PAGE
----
I made McCall's 7381 View A in a size 12 straight out of the envelope but ended up making quite a few changes after I wore it the first time. This is a polyester/spandex knit and although I usually sew with natural fibers, I love the way this dress looks, feels and washes (which is a good thing since I purchased another knit just like it.) The dress calls for a woven fabric and has quite a bit of ease built in, so sizing down to a 10 would've minimized the alterations I needed (and the amount of time it took to take it apart!).
Here are the changes I made:
I'm happy I took the time to make the changes even though it took me almost as long to make the changes as it took to make the dress. Every time I need to make changes that require a lot of ripping out I spend days deciding if I should do it or not. I'm always happy when I take the time. "Unsewing" can be very discouraging but I highly recommend taking the chance sometimes.
I've been sewing faster than I've been blogging so I have more to share with you. Summer sewing is in full swing and I couldn't be happier.
This is a brand new pattern from McCall's that I picked up at the, you guessed it, pattern sale. When I walk outta the store with a new stack of patterns in hand I feel like I just made money and that feels great! Especially when I pick up one I can use over and over like this one.
It's McCall's 7534 and although I was thinking ahead to spring when I made this it is truly a seasonless dress. A simple cardigan would make this great in the fall. The pattern in suitable for woven fabrics although I chose an ITY knit. It's not a fabric I choose very often even though there are plenty of them out there but it turned out to be a perfect choice for this dress. It's comfortable, flows nicely and washable.
The pattern is really simple and goes together quickly. The most time consuming part of putting it together was matching the graphic design before I cut it out. I added 4 inches to the length as I'm a knee length gal but other than that I made it just like the pattern.
I can certainly add this to my TNT pattern list. I'm excited to make it again. Wouldn't it be cute in one of those drapey linen/rayon blends in a pretty color?
Happy Sewing Friends!
It’s week #2 of the “Bottoms-Up” skirt series. Last week I made a gray and black Ally Skirt but this week I have a wintery but colorful plaid skirt that’ll spice up my closet.
This beautiful wool boucle from Fabricland was one I couldn’t pass up. Clearly, it would make a stunning jacket but I would wear a skirt so much more. Chanel boucle jackets often have fringe trim so why not add some trim to my skirt as well?
I used McCall’s pattern 7096. It’s fairly new pattern and has front and back seams that would lend themselves to fringe. I made view A in a size 12 because I found it ran a little big and it still sits too low on the hip for me. I figure by the time Thanksgiving is over it’ll be just perfect.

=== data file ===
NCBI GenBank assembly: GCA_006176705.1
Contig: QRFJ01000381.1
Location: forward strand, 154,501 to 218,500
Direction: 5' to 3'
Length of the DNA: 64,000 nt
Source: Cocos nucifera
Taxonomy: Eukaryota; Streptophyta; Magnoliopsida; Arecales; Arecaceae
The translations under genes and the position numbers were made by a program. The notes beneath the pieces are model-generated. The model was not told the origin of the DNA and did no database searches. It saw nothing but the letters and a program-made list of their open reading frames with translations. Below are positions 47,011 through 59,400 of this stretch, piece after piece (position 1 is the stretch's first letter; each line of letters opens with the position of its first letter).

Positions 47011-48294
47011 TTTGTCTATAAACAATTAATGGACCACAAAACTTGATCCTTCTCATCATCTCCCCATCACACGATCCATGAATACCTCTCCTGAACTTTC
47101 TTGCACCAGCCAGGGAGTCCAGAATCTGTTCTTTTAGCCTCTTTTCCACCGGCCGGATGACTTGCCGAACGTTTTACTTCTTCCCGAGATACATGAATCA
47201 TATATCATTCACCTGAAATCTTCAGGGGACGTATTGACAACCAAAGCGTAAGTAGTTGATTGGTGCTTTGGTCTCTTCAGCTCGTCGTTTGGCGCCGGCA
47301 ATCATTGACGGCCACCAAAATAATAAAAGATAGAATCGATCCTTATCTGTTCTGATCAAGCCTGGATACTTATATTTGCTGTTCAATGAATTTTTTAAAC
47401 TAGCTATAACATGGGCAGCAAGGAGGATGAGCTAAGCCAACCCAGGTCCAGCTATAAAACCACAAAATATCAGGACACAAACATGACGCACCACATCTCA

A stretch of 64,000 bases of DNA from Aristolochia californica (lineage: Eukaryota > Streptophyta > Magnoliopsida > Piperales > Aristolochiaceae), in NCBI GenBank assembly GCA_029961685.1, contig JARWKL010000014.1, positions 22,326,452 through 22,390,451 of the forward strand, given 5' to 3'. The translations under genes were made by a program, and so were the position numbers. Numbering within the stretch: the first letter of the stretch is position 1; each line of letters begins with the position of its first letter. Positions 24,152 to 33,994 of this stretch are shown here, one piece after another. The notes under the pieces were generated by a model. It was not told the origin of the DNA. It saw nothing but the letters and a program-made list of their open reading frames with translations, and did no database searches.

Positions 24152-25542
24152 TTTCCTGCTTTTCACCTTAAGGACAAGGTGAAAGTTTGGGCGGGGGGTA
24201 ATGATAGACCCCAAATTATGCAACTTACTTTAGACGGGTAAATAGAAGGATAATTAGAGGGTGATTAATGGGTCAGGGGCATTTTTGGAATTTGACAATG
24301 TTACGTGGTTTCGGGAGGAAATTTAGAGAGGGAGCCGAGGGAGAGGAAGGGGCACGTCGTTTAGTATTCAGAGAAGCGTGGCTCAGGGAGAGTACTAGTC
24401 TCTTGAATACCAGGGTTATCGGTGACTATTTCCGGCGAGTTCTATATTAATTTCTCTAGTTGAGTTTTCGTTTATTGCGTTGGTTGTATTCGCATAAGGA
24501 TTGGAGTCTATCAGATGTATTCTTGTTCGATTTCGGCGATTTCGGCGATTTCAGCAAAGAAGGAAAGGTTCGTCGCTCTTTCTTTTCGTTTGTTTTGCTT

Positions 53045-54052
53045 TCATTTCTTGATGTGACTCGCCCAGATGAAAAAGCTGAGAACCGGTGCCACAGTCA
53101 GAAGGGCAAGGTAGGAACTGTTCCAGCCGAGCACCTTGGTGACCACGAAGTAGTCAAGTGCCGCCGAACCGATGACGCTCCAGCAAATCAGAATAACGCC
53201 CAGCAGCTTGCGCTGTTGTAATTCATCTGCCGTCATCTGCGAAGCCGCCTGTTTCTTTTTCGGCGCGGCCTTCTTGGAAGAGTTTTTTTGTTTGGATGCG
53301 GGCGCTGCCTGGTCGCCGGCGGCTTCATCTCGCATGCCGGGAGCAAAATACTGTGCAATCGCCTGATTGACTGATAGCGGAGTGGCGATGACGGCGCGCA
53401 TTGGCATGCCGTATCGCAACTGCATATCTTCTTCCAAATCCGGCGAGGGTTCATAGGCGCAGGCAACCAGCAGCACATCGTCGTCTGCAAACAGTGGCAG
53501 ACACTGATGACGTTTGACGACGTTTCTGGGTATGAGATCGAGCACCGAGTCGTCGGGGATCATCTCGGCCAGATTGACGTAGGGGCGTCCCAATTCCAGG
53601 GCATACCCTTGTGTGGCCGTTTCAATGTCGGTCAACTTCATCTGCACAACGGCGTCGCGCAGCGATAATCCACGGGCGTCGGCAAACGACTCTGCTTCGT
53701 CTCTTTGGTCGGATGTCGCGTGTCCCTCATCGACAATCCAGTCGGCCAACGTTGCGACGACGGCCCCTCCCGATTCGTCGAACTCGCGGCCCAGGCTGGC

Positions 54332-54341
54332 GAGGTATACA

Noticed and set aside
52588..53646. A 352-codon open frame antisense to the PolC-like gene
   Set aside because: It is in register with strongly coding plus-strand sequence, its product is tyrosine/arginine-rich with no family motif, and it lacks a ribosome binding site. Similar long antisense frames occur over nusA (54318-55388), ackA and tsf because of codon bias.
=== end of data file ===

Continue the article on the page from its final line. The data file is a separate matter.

I took my time cutting the plaid (for obvious reasons) and cut all pieces in a single layer to make sure I got the match right on. The best way I found to ensure everything lined up was by using my 24” quilting ruler across all of the pieces. And after all of that painstaking work lining it up, I used the Accufeed on my machine (essentially a built-in walking foot) to keep those plaids in place.
The fringe may look difficult and time consuming and it may make you think I’m clever, but it’s so simple you won’t think I’m such a genius. I sewed the front and back seams wrong sides together, pressed them open from the front, and did a long zig-zag stitch down the center seam to stabilize the seam for fringing. I simply pulled threads (while I was on the phone with my sweet mom) and it was done! It really is that easy.
This is an unlined skirt pattern and for sure a wool skirt needs to be lined. I wrote a “How to Line an Unlined Skirt” post to show how to make a pattern for a skirt lining. The lining was made without the front and back seams to eliminate bulk. I then attached it to the yoke. Check it out!
I have a purple skirt in the works for week #3. Doesn’t every girl need a purple skirt?
Deep down inside, I must be a little granny because I love to line my skirts (I've been known to wear a half slip but don’t judge). Cotton, linen or otherwise, making the the inside as pretty as the outside is part of the fun of sewing. I recently made McCall’s 7096, a six gore unlined skirt, out of a wool boucle. Needless to say I wanted it lined. Since I have a skirt blog series coming up soon, A "How To" for skirt linings seems appropriate.
A lining should be as smooth as possible as the last thing we want to do is add bulk to the inside of a garment. Making a lining with as few seams as possible is the goal. I turned this six gore skirt into a simple one piece front and one piece back lining. Here’s how to do it:
Draw the stitching lines on the front and side front pieces along the front seamline.
Overlap the stitching lines and pin together. Go as far as you can while keeping the pattern pieces flat. They will spread into a “V” near the top.
Place tracing paper over the pinned pattern pieces and trace the outside and the “V” at the top of the pattern. This forms the new dart or pleat.
Make all the pattern markings on the new pattern and repeat for the back. Cut off the hem allowance from the original pattern (in my case I cut off 1 1/2” as stated on the pattern.)
There it is! Easy peasy, right?
I made the tiniest little boy shirt out of this fabric and since the shirt was so small, I wanted to minimize the busyness of the pattern by matching the pattern on the pocket. Actually, if I were to be completely truthful, I really wanted to match the pocket because I love matching patterns and probably would never have another chance to line up "googly eyes". Learning to match a pocket is quick and this method works for prints, stripes as well as plaids.
Here's how to do it:
Here's how to prep the pocket and stitch it on:
Hi! I'm Diane, a wife, mom, sewing teacher and pattern designer from sunny Southern California. I share my sewing adventures here on the Blue Dot Blog formerly Gatorbunnysews. For more info click here.